The article in the Westerly News about the sea otter found shot in Clayoquot Sound implies that geoduck fishermen are shooting sea otters. Sea otters are voracious predators and significantly reduce valuable shellfish resources such as geoduck, sea urchin, dungeness crab, sea cucumber and abalone. A number of areas north of Clayoquot, where sea otter populations have been established longer, no longer have populations to support commercial shellfish fisheries. That said, the Underwater Harvesters Association (UHA), which includes all geoduck fishermen, recognizes that sea otters are protected. The UHA is working with DFO to study and document the influence of sea otters on geoduck populations. Geoduck fishermen did not shoot this or any other sea otters. The geoduck fishery in Clayoquot has not been open since late February, 2014.
In addition, the geoduck fishery has 100% observer presence in Clayoquot.
An independent observer, funded by the fishermen, is on-site every fishing day visiting the fleet to ensure that DFO rules and protocols are
followed. If anything, geoduck fishermen contribute to sea otter research by reporting sea otter distribution via observations on their mandatory logbooks submitted to DFO. Geoduck fishermen and the UHA are working with DFO in order to coexist with sea otters in the future.
The fishery is managed very conservatively and has been recognized as sustainable and a “green” seafood choice by Seafood Watch, the Blue Ocean Institute, The David Suzuki Foundation and Sea Choice.
Someone else is shooting sea otters in Clayoquot Sound, not the geoduck fleet.
Thank you, Grant Dovey Biologist, West Coast Geoduck Research Corporation Underwater Harvesters Association
An environmental disaster is unfolding at Imperial Metals’ Mount Polley copper-gold
mine, located about 100 km northeast of William’s Lake in BC’s interior. On August 4, an earthen dam that enclosed a tailings pond gave way, releasing about 10 million cubic metres of toxic effluent into the Quesnel River system.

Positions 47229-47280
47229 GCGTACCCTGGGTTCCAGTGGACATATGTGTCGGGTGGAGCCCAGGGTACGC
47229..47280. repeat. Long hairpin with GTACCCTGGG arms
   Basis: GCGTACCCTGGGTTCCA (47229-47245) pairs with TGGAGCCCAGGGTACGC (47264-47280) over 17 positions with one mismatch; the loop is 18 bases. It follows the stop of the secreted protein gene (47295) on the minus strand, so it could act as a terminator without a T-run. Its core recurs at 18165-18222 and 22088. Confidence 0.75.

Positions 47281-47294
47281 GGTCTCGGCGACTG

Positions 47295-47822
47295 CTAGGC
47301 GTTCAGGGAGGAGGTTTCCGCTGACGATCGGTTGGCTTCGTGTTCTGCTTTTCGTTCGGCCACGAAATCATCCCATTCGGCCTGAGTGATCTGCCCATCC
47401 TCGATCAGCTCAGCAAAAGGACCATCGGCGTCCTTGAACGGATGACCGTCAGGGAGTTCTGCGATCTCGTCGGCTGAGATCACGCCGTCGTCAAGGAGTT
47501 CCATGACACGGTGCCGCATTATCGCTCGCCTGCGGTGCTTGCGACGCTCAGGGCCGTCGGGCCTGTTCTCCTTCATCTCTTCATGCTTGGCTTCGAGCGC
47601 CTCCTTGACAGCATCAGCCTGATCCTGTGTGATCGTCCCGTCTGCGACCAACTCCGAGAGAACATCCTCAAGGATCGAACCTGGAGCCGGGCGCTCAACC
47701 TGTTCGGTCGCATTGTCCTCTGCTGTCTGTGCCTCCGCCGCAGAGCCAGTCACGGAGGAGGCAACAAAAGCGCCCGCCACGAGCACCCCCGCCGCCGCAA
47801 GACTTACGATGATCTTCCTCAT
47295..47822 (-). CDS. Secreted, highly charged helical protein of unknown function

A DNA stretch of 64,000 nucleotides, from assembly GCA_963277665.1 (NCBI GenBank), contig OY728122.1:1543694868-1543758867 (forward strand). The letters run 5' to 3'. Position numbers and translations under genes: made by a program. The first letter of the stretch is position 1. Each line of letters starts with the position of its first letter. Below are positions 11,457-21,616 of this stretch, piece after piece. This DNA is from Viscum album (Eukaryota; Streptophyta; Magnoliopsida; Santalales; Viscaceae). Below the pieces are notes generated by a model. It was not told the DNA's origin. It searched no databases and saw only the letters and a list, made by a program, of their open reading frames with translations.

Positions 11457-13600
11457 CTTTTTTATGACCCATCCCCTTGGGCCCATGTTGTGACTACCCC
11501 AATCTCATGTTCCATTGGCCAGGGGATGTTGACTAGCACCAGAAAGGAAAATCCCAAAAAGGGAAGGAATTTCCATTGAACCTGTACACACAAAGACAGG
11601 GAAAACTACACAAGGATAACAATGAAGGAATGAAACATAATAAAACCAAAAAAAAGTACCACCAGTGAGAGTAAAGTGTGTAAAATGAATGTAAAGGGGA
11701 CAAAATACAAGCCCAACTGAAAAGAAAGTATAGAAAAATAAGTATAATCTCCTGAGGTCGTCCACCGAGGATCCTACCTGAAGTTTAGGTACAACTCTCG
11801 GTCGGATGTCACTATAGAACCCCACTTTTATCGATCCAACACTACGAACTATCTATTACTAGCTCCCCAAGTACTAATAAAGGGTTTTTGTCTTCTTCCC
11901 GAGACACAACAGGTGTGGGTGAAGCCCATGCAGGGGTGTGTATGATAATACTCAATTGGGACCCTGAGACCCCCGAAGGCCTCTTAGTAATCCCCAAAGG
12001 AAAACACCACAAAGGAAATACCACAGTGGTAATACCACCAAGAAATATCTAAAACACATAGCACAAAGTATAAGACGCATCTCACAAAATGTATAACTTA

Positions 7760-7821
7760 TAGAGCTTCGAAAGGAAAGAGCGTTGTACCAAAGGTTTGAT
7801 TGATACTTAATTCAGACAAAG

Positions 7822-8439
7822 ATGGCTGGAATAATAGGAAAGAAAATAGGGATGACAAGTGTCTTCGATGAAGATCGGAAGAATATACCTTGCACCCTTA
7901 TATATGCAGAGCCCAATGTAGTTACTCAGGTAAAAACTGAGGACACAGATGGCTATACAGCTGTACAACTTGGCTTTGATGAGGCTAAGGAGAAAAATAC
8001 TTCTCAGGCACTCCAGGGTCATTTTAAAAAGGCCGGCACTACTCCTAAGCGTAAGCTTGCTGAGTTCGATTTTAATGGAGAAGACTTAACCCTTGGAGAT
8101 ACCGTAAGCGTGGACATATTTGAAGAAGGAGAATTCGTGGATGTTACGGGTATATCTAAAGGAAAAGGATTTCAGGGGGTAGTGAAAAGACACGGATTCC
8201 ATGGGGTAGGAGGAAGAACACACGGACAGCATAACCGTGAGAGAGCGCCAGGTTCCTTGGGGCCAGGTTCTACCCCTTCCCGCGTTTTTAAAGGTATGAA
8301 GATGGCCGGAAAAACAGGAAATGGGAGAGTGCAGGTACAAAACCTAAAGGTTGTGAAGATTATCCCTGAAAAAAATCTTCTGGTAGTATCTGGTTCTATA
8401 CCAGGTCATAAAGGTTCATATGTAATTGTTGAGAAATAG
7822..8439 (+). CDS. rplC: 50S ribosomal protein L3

Effluent from copper-gold mining can contain harmful heavy metals and chemicals such as arsenic, mercury and sulphur. Bans on water consumption, cooking and swimming are still in place for most of the Quesnel and Cariboo River systems, right up to the Fraser River.
The toxic spill occurred just as 1.3 million sockeye salmon are returning to spawn in the Quesnel system, one of the richest rearing habitats for salmon in BC. First Nations fishers in the area have recently found sickly salmon, some with their skin peeling off, and have issued a fishing ban.
Imperial Metals is the same company that is considering building two mines in the Clayoquot Sound UNESCO Biosphere Reserve – an openpit copper mine on Catface Mountain and a gold mine at its Fandora claim in Tranquil Valley.
A 2003 technical report for a potential Catface mine proposed a tailings pond in the lowlands that lie between the ocean and salmon-bearing Cypre River. A tailings pond 2 square km in size, encircled by a 50 to 80 metre high earthen dam was envisioned.
Clayoquot Sound, being a coastal temperate rainforest, receives much more rain than BC’s interior and is also at risk for earthquakes and tsunamis. The potential for a tailings pond to overflow or a tailings dam to rupture is high here, and would cause huge damage to Clayoquot’s sensitive ecology and tourism economy.
The catastrophe at Mount Polley serves to reinforce local opposition to mining, which is already strong. Tlao-qui-aht First Nations are calling for no mining in their territories, and the Tofino Council and Chamber of Commerce have voiced opposition to mines here.
Clearly, Clayoquot Sound is no place for mining. It’s time the BC government recognized that and legislated Clayoquot as a mine-free zone.
Maryjka Mychajlowycz Eileen Floody, Friends of Clayoquot Sound, Tofino